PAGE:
I think we have to take these case-by-case and to ask what policies are served by requiring personal presence. The most important of these seems to me to be the policy in favor of cautioning the participants in big transactions about the importance of what they are doing, or cautioning defendants about the importance of the papers being delivered to them. In the case of marriage, there may also be a policy of publicity. People are married in public, or at least their weddings are recorded in a public register in the place where they live, so that everyone can know who is married to who. These policies, it seems to me, can be weighty, and I think we have to consider the appropriateness of virtual presence case-by-case. My personal view is that it is not appropriate in the case of notarization and maybe not in the case of marriage, but that because service by post is so well-established, electronic service is a closer question (maybe receiving a certified letter that you have to sign for is still a better caution then getting an email that is easy to ignore). We also have to bear in mind that we might be wrong to think that tradition always supports the view that physical presence is essential. Take proxy marriage, for example (a marriage where one or both of the spouses is not physically present with the officiant). While it doesn’t seem to have been a thing in the common law, both the canon law and Jewish law allowed it. If you’re interested, there’s a really fun article from the early 20th century, Ernest G. Lorenzen, Marriage by Proxy and the Conflict of Laws, 32 Harv. L. Rev. 473 (1918), that outlines some of the history; and the Jewish law is discussed in Israel Herbert Levinthal, Jewish Law of Agency, 13 Jewish L. Q. Rev. 117 (1922)). I was surprised to learn that the State Department has a rule for how to consider proxy marriages for immigration purposes, focusing on whether the proxy marriage was later consummated! This reminds me of the distinction between marriage contracts in the present tense, which (perhaps) required only consent, and marriage contracts in the future tense, which required consummation. I’ll end with an aside, a scene from the wonderful Hilary Mantel’s Wolf Hall, that calls the cautionary or evidentiary importance of doing things in public into question. Cardinal Wolsey is dressing down Sir Thomas Boleyn, whose daughter Anne was supposed to marry into a drab Irish family, the Butlers but instead had had a fling with Harry Percy, the heir of one of the most important noblemen in the land. Wolsey suspects that Anne is “not enticed by the prospect of Kilkenny Castle and its frugal amenities, nor by the kind of social life that will be available to her when, on special occasions, she hacks on the poor dirt roads to Dublin.” “The difficulty is,” Boleyn says, “I think that Harry Percy and my daughter, they may have gone a little far in the matter.”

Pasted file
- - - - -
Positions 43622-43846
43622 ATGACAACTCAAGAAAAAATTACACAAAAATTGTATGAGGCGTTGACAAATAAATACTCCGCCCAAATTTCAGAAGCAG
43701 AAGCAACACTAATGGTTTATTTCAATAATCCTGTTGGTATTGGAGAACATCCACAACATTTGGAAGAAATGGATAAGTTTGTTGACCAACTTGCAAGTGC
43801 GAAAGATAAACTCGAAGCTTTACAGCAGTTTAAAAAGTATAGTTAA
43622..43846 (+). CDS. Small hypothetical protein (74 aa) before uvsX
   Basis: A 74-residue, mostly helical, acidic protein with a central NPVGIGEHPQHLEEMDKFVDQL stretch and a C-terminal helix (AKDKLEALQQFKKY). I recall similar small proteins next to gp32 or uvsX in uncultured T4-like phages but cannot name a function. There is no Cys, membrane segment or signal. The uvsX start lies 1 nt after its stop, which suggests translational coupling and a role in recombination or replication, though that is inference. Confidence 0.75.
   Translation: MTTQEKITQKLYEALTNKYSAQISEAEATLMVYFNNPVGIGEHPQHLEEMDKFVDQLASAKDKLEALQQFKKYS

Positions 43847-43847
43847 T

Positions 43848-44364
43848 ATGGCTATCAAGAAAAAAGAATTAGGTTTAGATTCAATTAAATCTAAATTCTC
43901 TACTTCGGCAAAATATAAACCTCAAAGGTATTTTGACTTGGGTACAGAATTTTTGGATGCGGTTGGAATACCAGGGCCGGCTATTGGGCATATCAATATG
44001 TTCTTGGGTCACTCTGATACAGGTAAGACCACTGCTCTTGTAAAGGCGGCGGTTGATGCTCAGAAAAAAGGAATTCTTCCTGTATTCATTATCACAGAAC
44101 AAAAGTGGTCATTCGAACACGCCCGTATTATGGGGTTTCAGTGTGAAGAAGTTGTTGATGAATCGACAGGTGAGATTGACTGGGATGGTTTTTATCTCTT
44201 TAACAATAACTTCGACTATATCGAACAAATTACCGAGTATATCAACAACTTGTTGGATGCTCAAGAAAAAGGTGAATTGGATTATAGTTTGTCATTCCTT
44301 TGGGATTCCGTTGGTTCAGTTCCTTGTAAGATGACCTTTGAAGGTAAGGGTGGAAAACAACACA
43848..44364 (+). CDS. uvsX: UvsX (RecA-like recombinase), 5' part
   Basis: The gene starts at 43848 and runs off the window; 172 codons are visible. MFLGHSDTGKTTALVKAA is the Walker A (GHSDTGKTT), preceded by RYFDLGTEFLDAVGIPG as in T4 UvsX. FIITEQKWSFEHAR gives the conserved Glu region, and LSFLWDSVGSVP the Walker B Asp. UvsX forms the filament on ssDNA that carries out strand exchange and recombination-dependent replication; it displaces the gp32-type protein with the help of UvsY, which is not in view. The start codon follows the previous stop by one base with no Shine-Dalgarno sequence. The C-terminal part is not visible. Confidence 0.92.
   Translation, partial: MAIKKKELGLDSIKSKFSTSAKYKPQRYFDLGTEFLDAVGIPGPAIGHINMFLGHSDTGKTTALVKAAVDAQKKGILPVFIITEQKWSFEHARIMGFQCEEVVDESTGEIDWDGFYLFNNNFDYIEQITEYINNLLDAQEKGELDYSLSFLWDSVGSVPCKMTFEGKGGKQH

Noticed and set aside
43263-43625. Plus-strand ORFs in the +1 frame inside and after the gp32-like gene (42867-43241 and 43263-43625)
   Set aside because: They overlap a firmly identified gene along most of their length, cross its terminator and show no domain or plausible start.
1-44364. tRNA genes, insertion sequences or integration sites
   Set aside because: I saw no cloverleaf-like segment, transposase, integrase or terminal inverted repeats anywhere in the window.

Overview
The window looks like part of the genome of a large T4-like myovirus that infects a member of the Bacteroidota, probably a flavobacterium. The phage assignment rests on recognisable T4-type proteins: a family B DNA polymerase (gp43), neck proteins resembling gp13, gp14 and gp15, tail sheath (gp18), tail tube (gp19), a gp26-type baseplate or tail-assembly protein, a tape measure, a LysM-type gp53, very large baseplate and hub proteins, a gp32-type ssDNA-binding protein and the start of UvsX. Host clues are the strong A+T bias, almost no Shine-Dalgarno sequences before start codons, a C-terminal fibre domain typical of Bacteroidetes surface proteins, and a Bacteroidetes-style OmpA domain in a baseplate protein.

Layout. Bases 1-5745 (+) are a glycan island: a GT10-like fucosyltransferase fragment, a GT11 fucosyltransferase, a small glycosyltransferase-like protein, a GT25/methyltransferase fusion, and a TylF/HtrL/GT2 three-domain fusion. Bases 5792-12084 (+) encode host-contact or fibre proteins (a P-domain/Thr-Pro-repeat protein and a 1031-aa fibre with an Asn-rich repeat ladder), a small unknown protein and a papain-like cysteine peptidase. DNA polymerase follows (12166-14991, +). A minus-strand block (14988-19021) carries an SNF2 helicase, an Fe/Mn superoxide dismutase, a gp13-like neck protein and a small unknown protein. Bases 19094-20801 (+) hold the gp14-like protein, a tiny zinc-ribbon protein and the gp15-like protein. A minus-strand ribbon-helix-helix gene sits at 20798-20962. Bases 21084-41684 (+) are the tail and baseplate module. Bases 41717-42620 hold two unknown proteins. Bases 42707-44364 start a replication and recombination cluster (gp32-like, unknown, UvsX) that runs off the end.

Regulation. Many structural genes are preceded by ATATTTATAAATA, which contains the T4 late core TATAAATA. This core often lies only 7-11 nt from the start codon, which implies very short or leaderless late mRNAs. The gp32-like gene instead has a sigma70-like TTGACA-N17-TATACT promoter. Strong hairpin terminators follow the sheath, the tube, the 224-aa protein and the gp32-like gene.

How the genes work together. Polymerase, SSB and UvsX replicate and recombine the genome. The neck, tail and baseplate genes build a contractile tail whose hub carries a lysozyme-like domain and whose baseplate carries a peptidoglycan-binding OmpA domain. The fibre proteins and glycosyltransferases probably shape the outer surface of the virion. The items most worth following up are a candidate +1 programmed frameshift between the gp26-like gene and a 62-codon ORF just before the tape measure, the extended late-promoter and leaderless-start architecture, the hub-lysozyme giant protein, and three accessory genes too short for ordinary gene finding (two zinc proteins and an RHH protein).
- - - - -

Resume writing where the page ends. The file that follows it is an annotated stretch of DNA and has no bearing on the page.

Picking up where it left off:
“What? You mean we are speaking of a haystack and a warm night?”
From the shadows [Cromwell] watches; he thinks Boleyn is the closest, smoothest man he has ever seen.
“From what they tell me, they have pledged themselves before witnesses. How can it be undone, then?”
The cardinal smashes his fist on the table. “I’ll tell you how. I shall get his father down from the borders, and if the prodigal defies him, he will be tossed out of his heirdom on his prodigal snout. The earl has other sons, and better. And if you don’t want the Butler marriage called off, and your lady daughter shriveling unmarriageable down in Sussex and costing you bed and board for the rest of her life, you will forget any talk of pledges, and witnesses—who are they, these witnesses? I know those kinds of witnesses who never show their faces when I send for them. So never let me hear it. Pledges. Witnesses. Contracts. God in Heaven!”
What a wonderful writer.
- See Akiva Miller, The Policing of Religious Marriage Prohibitions in Israel: Religion, State, & Information Technology, 31 J. Marshall J. Info. Tech. & Privacy L. 23, 24-25 (2014).